The S.E.C. “is setting the stage, sending a signal that we are no longer in an administration where ‘climate change’ is a forbidden term,” Mr. Hall said. “It’s a warning flare to let people know new disclosure rules are coming down the pike.” He said he expected Democrats to push Mr. Gensler on adopting specific disclosure requirements, while Republicans will probably lobby for a more vague, principles-based system that gives companies extra leeway.
“It’s a significant statement and one companies can see as an opportunity,” according to Wes Bricker of PwC, a former chief accountant at the S.E.C. Mr. Bricker said he thought that many companies had already moved beyond what’s required under the old framework, responding to the market’s increasing demands for transparency on their environmental impact. For companies that are not there yet, the S.E.C.’s announcement is a reminder of the direction things are heading.
The business of pain
In “Crisis,” a new movie about the opioid-addiction disaster by the writer and director Nicholas Jarecki, three interwoven stories offer radically different perspectives. Together, they show how fundamentally decent people — doctors, police officers, academics, government scientists, parents, children, people in pain and pharma executives — can make bad decisions in a subtly corrupting system. DealBook spoke with Mr. Jarecki about the film, out in theaters today and streaming next Friday. (The interview was edited and condensed for clarity).
Why this topic?
I had a friend who got involved with opioids many years ago and died. It was perplexing. No one understood. How did this happen? It turns out that opioids affect people very differently and that pills were far more addictive than drug makers admitted. Meanwhile, doctors were overprescribing, encouraged by pharmaceutical companies. We’re used to demonizing addicts, though in the last 10 years awareness of these problems has increased. Still, people are dying as we speak.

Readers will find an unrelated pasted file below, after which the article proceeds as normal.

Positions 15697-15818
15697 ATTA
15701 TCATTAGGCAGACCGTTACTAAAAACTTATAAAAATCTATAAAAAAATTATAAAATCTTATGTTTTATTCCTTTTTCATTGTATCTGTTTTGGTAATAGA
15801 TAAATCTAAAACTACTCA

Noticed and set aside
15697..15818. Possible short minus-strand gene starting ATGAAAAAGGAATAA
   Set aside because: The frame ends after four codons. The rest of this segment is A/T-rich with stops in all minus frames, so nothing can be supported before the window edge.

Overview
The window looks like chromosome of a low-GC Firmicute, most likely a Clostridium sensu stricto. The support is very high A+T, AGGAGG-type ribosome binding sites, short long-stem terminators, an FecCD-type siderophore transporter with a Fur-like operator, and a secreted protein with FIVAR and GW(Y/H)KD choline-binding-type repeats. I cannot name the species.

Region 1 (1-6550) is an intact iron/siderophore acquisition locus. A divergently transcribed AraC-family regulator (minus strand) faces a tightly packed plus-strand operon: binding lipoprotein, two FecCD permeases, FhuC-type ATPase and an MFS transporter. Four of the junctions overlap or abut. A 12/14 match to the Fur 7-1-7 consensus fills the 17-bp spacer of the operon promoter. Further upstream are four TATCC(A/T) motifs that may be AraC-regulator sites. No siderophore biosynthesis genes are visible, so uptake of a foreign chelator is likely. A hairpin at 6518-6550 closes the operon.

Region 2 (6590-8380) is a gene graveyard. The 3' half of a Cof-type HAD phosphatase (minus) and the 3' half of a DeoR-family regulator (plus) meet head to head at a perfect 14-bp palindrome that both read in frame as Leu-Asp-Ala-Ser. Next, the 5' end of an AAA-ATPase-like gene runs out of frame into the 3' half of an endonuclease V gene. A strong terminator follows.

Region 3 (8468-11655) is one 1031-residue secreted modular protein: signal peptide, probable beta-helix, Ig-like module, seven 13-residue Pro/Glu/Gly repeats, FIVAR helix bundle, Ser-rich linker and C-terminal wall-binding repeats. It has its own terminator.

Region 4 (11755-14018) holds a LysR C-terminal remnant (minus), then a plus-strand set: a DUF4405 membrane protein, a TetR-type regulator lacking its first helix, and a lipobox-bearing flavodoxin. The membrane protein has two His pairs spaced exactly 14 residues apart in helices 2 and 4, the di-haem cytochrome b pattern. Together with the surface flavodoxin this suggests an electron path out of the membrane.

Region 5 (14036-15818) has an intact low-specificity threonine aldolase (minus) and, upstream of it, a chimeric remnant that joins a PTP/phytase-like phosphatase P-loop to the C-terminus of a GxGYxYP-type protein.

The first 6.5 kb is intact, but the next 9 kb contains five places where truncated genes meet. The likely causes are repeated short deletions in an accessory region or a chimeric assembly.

Gary Oldman plays a professor who accidentally discovers the truth. Is he a good guy?
He is compromised. I like characters who are conflicted because life is really more in the gray areas. Gary’s character is almost a rubber-stamp guy for a pharmaceutical company because I found in my research that doing routine lab work for corporations can bring a lot of money into schools, which suggests an inherent conflict. The professor gets caught in that. His boss is saying, “Do we really want to rock the boat?” He’s not sure. But his actions, his dealings with the university and government and drug company, have ramifications for other characters.
Do you blame corporations?
There’s no villain in this film sitting in a corporate boardroom thinking of how to kill people. But I do like to look at institutional dysfunction and systemic corruption. I’m fascinated by the role of money in American society, how well-meaning people can be perverted by financial incentives. The question then is whether there are adequate safeguards and regulations and how much responsibility we have to change things.
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